In today’s post, UW Press book designer Dustin Kilgore describes the process of designing the new cover for Carlos Bulosan’s memoir, America Is in the Heart: A Personal History. The book, first published in 1943, describes Bulosan’s boyhood in the Philippines, his voyage to America, and his years of hardship and despair as an itinerant laborer following the harvest trail in the rural West. As Marilyn C. Alquizola and Lane Ryo Hirabayashi point out in their new introduction, the book “still stands today as both an indictment of twentieth-century American imperialist designs overseas and a testament condemning a pre–World War II domestic regime of racialized class warfare.” Nevertheless, Bulosan maintained hope that America would provide new opportunities and he came to love it as his home. Here, Kilgore explains how he wrangled these complexities in designing the cover of the new 2014 edition of the book.
Prior to the 2014 reissue, the most recent edition of America Is in the Heart was published by the University of Washington Press in 1973 and featured a 1946 illustration by Frances O’Brien from the cover of the Saturday Review of Literature. When the design was reduced in size for the 1973 book cover, the shadows on Bulosan’s face appeared heavier than in the original illustration. This problem was exacerbated in subsequent reprintings, ultimately resulting in a heavily shaded, somewhat sinister-looking illustration of Bulosan. The determined look in Bulosan’s eyes in the original O’Brien illustration became almost glowering as the quality of the illustration was degraded over time.
For the new cover, we wanted a more upbeat tone that highlighted Bulosan’s unerring hope for America even in the face of hardship. While we were in the process of thinking about a new cover image, UW Press senior designer, Tom Eykemans, happened to spot this mural in Seattle’s International District. The mural had recently been installed by Urban ArtWorks and was based off of a photograph of Bulosan that showed more optimism and nuance than the illustration used for the book’s previous edition.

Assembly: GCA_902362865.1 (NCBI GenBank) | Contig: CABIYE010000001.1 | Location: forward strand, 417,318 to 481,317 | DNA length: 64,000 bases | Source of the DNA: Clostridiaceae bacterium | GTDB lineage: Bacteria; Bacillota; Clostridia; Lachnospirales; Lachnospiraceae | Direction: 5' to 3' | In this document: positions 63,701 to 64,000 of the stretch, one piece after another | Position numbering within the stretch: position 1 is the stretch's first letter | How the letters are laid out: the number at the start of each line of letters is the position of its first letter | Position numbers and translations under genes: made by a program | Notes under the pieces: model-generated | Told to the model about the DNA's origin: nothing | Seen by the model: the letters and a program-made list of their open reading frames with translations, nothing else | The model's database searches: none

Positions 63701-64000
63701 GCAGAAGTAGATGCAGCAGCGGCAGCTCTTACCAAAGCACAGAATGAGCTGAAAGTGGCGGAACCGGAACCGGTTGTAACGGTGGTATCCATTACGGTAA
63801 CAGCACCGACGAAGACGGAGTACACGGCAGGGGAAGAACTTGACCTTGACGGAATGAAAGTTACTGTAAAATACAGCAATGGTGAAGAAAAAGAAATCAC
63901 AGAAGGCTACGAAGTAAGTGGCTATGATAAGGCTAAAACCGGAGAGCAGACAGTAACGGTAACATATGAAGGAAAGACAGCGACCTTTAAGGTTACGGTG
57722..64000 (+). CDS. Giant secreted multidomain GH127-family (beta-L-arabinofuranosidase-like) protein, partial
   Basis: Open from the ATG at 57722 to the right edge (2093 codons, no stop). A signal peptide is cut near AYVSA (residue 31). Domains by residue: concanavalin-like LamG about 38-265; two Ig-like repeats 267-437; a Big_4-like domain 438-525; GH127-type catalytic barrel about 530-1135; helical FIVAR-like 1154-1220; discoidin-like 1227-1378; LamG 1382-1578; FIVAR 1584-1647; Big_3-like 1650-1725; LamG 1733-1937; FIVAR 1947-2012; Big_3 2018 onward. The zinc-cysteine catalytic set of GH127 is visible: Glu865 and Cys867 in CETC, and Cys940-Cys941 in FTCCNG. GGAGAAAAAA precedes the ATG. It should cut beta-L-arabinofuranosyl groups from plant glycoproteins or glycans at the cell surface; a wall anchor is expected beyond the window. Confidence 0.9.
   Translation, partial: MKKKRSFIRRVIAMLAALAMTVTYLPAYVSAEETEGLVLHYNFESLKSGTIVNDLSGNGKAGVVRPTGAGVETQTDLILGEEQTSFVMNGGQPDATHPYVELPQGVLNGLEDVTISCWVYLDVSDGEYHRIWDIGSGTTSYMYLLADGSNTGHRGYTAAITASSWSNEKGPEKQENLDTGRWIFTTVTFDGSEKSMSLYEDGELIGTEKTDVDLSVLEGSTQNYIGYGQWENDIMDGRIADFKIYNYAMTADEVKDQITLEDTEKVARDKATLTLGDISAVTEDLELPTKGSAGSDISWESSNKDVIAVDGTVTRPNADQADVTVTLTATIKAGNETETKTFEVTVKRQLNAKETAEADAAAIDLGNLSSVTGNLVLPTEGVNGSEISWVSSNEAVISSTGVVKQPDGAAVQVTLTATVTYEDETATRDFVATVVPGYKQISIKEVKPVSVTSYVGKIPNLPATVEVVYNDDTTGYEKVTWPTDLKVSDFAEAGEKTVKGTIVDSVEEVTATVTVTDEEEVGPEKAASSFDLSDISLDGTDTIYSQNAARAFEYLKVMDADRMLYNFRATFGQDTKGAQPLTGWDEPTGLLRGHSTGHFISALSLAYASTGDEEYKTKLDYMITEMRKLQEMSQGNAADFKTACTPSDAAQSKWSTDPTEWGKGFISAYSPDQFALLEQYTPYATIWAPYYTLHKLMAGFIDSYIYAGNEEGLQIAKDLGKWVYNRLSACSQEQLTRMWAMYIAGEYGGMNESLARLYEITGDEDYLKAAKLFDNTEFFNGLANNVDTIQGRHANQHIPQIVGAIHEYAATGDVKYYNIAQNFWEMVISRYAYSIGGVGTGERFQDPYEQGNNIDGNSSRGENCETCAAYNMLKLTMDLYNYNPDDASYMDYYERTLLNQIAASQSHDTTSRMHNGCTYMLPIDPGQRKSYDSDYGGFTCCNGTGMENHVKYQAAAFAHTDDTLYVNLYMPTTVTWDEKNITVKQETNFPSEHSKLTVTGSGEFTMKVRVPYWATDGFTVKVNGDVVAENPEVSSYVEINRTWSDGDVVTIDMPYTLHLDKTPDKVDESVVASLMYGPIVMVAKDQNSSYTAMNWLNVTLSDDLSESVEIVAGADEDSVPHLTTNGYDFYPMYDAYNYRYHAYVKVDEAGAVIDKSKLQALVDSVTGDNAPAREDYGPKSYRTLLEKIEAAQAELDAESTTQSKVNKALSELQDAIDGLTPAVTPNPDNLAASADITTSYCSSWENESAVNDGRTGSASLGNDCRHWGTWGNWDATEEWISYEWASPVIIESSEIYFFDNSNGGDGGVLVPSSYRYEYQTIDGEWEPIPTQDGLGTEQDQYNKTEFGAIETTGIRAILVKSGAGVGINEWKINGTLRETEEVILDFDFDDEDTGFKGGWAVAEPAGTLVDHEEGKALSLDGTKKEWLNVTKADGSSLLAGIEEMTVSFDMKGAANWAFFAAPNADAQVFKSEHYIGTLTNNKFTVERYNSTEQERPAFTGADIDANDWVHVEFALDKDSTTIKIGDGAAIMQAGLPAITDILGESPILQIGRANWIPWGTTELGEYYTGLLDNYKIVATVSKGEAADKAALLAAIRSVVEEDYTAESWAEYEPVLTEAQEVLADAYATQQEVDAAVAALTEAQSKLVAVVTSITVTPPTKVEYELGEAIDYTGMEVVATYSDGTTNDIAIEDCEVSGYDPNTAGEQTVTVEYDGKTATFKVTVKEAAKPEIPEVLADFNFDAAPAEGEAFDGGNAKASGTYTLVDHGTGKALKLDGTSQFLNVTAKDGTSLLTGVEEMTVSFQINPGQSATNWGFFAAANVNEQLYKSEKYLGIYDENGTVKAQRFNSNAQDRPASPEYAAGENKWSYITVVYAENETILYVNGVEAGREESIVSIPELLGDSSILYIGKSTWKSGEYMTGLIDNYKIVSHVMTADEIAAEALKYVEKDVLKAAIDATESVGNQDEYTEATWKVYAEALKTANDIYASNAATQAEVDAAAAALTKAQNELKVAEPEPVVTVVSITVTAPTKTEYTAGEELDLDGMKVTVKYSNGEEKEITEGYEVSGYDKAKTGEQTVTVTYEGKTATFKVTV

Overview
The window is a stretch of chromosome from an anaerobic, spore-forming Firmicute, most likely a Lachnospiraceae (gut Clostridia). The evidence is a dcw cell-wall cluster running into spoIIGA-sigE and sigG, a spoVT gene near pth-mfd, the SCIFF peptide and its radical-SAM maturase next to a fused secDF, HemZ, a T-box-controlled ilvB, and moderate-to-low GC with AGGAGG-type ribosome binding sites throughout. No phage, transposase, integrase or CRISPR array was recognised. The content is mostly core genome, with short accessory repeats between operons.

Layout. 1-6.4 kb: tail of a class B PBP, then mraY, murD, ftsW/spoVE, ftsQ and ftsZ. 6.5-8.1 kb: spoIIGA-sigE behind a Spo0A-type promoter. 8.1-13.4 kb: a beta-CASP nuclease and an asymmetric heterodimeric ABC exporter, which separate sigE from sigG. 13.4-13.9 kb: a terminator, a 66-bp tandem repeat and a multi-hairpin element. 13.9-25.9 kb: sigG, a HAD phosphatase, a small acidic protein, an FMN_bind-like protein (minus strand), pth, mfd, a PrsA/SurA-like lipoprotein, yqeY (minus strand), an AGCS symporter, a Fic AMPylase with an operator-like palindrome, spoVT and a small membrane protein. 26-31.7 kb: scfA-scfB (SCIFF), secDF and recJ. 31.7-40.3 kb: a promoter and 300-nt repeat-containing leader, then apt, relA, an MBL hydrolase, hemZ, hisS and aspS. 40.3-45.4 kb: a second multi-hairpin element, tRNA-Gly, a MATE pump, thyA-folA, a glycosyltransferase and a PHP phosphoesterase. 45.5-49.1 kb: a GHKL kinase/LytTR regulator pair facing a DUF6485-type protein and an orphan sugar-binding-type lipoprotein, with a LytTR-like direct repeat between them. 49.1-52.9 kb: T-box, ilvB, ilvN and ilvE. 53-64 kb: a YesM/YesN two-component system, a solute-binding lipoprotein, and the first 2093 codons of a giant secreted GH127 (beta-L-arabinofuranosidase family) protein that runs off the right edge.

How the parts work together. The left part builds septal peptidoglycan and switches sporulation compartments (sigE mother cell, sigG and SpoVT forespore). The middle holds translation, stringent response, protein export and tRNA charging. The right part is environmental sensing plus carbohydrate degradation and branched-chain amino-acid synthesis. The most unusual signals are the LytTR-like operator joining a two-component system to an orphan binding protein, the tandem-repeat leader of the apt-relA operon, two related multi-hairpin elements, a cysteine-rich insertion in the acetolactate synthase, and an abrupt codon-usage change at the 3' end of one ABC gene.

The more optimistic expression in this mural fit perfectly with the direction I was hoping to take the new cover design. The iconic image of Bulosan, modeled off the undated portrait at right, speaks to the duality of his life and work, as well as his legacy. At the time of his death he was largely forgotten as a writer. He was ostracized, yet hopeful in the face of many adversities; disenfranchised, yet prolific in channeling his discontent in creative and proactive ways.
I switched the image’s color palette to warmer tones, rather than staying with the cool color palette the mural uses. The cool tones work well for the place the mural is installed, but I was concerned it would make the book less inviting and unintentionally repeat the somewhat sinister effect of the shadows we saw in the reprints of the 1973 edition.
The collaborative nature of this cover is also in keeping with the spirit of Bulosan’s life and work. Urban ArtWorks’ mission to empower young people and restore communities through public art makes the use of the work all the more appropriate considering Bulosan’s efforts to promote social justice through his own art.
We owe a big thank you to everyone at Urban ArtWorks for letting us feature the mural on the cover. Thanks especially to Kathleen Warren and the artists who painted the mural: Brendan Lattin, Javar Lawrence, Emily Taibleson, Sarah Morse, Mia Folkins, Prezley Graza, Justin Dollarhide, Collin McBreen, Darris Rhoads, and Janet Hoffman. We also thank former UW Press graduate fellow, Marites Mendoza (now at the Wing Luke Museum), who put us in touch with Urban ArtWorks.
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